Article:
Pick Of The Week: Rock, Paper, Scissors (Animated Video)

Blake Harris 03.01.2016

Who wore it best?

That’s the question that most Academy Award viewers are left wondering after the Oscars. This year, however, I found myself wondering something else entirely: Who animated that? And as much I loved seeing the Minions on stage, and admired several of the animated films contention, this question on the tip of my tongue–who animated that?–came in response to this wonderful commercial that we’ve now selected as our PICK OF THE WEEK.

This animated video was spearheaded by Dave Walker, a London-based CG/VFX expert. As the CG Supervisor for Nexus Productions, he’s worked on some great spots in recent years; developing spots for clients like Dropbox (image below, left), Dorset (image below, right), Guinness and Fuze Tea. In addition to commercial animation work, it should be noted that Nexus also has a VR Studio, creates original content and is on the forefront of interactive arts.

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Below, we’ll get into what we liked so much about Rock, Paper, Scissors, but before we do let’s give credit where credit’s due and list the contributions of those involved:

  • Dave Walker: CG/VFX Supervisor
  • Connor Finnegan: Director
  • Karl Oskarsson: DOP
  • David Slade: Editor
  • Gary Jackson (Scary Cat): Puppet Design and Puppeteering
  • Dan Betteridge: Production Designer
  • Rafal Kaniewski: Comp Lead
  • Darren Rolmanis: Lead TD

3 Things We Loved About This Animated Video

1. Narrative Confidence (and well deserved): This entire spot is only 60 seconds long (57 seconds if you account for the “Android” tag at the very end). Yet despite only having 57 seconds to play with, the filmmakers don’t reveal what this commercial is really about until somewhere around the :32 second mark…

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That’s 57% of the way through the allotted time!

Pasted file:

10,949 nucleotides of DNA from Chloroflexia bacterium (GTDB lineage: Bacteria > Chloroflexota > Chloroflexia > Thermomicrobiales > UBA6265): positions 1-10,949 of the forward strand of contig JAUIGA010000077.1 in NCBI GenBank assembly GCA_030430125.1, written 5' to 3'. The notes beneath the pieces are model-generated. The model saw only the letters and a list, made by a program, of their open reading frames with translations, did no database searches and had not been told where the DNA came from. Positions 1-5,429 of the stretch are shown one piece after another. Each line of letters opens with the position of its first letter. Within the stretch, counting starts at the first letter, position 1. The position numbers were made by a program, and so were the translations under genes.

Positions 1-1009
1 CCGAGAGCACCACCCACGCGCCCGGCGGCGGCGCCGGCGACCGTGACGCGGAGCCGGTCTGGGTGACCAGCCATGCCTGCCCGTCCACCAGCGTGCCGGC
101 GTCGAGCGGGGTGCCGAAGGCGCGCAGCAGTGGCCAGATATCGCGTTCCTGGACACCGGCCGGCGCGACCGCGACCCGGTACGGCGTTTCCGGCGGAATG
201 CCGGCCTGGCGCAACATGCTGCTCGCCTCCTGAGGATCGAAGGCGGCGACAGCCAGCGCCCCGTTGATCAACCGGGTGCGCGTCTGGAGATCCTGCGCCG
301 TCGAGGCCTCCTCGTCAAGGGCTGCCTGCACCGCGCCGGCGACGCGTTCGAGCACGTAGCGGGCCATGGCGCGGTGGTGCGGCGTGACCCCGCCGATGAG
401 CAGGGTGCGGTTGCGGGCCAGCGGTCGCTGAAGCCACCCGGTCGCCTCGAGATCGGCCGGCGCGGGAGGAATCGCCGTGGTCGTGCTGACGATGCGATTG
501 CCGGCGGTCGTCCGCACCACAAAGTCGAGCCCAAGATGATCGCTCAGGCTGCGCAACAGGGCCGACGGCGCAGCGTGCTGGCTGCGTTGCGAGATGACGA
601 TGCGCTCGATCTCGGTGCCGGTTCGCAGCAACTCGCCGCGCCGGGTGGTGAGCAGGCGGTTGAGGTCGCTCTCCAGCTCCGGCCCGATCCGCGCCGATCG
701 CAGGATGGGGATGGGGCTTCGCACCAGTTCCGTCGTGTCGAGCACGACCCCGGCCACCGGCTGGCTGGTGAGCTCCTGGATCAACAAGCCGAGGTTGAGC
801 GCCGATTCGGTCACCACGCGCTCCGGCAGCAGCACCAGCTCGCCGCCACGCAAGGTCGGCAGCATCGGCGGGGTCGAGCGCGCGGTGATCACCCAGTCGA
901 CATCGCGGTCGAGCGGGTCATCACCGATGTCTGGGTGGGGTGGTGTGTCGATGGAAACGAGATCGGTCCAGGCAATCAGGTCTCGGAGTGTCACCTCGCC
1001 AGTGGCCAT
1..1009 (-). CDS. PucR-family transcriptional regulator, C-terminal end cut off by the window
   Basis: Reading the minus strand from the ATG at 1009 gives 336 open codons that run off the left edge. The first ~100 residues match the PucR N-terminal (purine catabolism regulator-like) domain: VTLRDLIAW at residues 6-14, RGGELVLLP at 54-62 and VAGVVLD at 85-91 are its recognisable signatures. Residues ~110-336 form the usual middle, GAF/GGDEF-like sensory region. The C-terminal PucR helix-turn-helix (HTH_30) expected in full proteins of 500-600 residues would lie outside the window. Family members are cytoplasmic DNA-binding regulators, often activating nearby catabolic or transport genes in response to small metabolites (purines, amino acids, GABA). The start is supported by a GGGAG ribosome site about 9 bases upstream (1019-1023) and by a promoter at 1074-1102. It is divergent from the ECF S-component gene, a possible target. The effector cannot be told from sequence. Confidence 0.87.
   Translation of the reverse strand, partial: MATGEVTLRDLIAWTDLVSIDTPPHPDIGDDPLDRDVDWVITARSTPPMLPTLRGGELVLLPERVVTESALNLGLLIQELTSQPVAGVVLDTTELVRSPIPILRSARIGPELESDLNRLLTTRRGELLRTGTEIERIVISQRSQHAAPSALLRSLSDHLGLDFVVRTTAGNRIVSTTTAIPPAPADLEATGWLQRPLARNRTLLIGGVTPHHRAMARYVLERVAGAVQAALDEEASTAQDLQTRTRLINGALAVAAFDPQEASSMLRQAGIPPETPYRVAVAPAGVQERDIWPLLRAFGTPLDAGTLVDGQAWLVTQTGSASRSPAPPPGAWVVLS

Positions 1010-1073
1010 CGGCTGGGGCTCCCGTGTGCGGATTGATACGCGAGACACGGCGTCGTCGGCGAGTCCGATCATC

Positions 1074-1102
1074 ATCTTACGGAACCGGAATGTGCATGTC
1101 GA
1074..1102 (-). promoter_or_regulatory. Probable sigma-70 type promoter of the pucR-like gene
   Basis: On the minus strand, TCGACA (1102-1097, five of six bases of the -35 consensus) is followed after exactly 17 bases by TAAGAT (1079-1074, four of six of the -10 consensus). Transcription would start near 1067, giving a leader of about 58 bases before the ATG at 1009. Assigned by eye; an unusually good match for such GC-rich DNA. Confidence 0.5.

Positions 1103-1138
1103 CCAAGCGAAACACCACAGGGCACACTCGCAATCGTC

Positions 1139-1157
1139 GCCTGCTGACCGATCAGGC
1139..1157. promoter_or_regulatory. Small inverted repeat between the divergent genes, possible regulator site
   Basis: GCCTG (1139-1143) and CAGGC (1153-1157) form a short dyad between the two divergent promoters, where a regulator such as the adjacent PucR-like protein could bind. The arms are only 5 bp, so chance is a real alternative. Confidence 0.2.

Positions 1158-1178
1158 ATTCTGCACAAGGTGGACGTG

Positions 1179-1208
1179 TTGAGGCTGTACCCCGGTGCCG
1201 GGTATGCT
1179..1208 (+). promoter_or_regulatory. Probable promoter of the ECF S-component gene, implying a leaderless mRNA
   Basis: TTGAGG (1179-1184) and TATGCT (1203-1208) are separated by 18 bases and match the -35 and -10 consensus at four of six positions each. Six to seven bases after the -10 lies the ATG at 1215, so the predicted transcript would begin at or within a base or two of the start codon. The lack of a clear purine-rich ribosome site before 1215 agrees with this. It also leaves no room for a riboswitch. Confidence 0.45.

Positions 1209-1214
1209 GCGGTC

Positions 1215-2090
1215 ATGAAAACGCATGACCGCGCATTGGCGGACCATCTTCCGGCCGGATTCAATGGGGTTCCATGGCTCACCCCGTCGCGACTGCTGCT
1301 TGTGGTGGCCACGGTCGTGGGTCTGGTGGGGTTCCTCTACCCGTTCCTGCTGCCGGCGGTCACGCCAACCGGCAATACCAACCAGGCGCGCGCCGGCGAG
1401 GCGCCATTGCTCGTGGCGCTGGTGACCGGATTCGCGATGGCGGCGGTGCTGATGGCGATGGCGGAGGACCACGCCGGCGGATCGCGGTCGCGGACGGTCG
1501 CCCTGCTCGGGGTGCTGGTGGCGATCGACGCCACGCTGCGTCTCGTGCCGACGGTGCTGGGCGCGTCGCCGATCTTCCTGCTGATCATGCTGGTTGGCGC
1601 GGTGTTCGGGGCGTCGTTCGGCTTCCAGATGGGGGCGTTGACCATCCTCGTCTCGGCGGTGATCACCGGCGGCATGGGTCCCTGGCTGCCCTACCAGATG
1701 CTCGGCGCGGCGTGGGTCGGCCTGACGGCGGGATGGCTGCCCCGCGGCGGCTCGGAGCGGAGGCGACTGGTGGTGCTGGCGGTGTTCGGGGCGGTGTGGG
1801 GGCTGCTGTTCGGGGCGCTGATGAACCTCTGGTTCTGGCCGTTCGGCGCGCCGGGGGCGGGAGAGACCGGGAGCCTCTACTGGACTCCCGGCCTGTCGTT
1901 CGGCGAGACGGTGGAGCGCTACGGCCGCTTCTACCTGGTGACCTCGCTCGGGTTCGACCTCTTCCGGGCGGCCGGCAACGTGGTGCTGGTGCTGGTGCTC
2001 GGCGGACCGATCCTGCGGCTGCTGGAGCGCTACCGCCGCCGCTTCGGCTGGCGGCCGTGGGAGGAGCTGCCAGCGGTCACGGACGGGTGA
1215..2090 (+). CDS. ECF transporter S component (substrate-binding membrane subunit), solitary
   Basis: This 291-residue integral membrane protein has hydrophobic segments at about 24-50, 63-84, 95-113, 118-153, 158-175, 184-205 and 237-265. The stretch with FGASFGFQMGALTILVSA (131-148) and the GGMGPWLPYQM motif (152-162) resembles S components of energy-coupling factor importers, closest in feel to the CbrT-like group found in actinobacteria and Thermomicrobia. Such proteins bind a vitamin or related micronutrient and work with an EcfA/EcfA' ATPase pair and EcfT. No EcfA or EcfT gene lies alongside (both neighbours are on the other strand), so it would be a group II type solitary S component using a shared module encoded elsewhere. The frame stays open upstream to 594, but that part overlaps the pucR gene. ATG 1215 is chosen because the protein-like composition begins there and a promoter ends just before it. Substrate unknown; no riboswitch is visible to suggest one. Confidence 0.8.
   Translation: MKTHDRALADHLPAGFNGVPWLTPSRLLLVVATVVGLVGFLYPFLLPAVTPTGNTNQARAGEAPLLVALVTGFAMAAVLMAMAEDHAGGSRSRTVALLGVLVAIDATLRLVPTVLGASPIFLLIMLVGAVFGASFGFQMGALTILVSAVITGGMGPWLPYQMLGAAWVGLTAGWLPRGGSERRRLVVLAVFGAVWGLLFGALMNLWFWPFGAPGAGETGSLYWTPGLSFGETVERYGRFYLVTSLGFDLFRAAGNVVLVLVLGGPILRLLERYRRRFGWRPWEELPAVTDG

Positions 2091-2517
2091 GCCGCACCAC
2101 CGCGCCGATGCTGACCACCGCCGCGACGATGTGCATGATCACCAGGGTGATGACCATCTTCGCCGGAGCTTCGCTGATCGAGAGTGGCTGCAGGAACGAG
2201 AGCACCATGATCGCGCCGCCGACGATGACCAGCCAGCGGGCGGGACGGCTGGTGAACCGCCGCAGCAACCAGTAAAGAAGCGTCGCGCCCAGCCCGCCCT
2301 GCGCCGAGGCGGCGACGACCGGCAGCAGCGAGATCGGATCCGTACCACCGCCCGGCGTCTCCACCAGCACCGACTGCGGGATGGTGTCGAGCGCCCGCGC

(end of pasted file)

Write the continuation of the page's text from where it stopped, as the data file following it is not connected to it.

First off, delaying that ohhhhhh moment until the second half of any story takes discipline. That’s admirable, no doubt about it, but that’s not what makes this impressive. What makes this impressive is that during that entire time before the reveal, this animated video remains narratively engaging. Even without the Rock-Paper-Scissors payoff, we become invested in these characters and this world through a variety of narrative techniques: 

Building empathy for a lead character…

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Raising stakes (and adding conflict)…

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And developing an unlikely friendship…

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2. Attention to Details: We all know that the details matter. They add texture and an unquantifiable sense of richness. But so often when creating a world from scratch (i.e. a universe where papers and scissors go to school together), we place emphasis on the world-building details. The backgrounds, the foregrounds, the composition, etc. All of those aspects are vitally important (I cannot stress that enough; these worlds must be lived in and loved!), but often lost in the shuffle is the details of the characters themselves. That is not at all the case in this animated video.

Consider, for example, our unwelcoming scissors…

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…and our paper bullies…

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In both instances, the filmmakers could have easily opted for homogeneity. They could have easily persuaded themselves that they didn’t need to craft individually unique characters (personal favorites include the scissors with the sweater around his neck and the paper with the purple clip), but putting this kind of thought and effort into the tertiary characters takes this spot to an animated level. It adds depth and intrigue, convincing us not only that this world is fully imagined, but making us want to stick around for a long time.

3. A Framed Photograph For Your Mind: In the same way that ad-makers like jingles that stick around in our head, they also like to leave behind images in our mind. And we like it too, when those images are fused with feeling and story. They become indelible. And creating indelible images are something that Rock Paper Scissors does impeccably well.

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In particular, it’s hard not to fall for this this near-final shot, which still hangs in my mind like a framed photograph celebrating a story well told with characters I hope to see again soon…

Blake Harris

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